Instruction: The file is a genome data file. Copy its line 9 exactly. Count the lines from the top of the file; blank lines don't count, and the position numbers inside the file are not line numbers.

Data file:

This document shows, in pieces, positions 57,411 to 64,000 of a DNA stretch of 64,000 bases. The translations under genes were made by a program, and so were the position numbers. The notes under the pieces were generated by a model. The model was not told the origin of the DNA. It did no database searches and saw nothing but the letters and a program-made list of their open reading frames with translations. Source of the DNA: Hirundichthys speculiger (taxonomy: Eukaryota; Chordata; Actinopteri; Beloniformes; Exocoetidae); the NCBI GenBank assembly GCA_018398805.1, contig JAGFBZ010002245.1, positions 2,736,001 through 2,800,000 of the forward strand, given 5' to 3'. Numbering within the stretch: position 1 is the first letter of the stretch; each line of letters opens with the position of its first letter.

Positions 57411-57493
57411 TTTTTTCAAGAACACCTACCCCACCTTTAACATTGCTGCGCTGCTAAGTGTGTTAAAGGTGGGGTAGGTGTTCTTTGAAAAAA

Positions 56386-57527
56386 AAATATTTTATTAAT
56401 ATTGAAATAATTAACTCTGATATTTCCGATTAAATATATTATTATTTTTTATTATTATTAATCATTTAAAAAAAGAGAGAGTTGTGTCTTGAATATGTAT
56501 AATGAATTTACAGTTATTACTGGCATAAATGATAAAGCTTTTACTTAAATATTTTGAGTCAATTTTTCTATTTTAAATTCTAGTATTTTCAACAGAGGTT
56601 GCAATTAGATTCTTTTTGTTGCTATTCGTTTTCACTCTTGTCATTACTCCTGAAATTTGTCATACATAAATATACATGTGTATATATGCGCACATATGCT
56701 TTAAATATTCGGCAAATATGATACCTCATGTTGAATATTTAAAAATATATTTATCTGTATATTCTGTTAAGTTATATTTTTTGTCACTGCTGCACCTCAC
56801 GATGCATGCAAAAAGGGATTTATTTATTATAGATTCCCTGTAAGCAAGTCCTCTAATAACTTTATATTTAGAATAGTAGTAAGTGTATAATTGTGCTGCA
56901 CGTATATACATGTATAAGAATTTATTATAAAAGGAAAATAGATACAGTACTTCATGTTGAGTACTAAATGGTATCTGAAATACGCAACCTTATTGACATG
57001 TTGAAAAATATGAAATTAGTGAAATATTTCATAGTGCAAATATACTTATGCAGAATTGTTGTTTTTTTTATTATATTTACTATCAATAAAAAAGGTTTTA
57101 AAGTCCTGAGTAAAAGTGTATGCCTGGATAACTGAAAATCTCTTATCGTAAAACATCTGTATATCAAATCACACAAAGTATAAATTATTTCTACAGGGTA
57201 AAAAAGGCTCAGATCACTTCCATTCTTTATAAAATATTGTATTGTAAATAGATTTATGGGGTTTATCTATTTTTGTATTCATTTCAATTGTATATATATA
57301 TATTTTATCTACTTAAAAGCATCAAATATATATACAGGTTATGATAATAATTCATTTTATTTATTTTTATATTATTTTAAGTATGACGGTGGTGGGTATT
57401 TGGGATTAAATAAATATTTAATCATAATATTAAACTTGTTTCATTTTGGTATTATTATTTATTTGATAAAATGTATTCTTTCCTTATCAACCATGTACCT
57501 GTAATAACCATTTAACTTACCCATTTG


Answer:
56701 TTAAATATTCGGCAAATATGATACCTCATGTTGAATATTTAAAAATATATTTATCTGTATATTCTGTTAAGTTATATTTTTTGTCACTGCTGCACCTCAC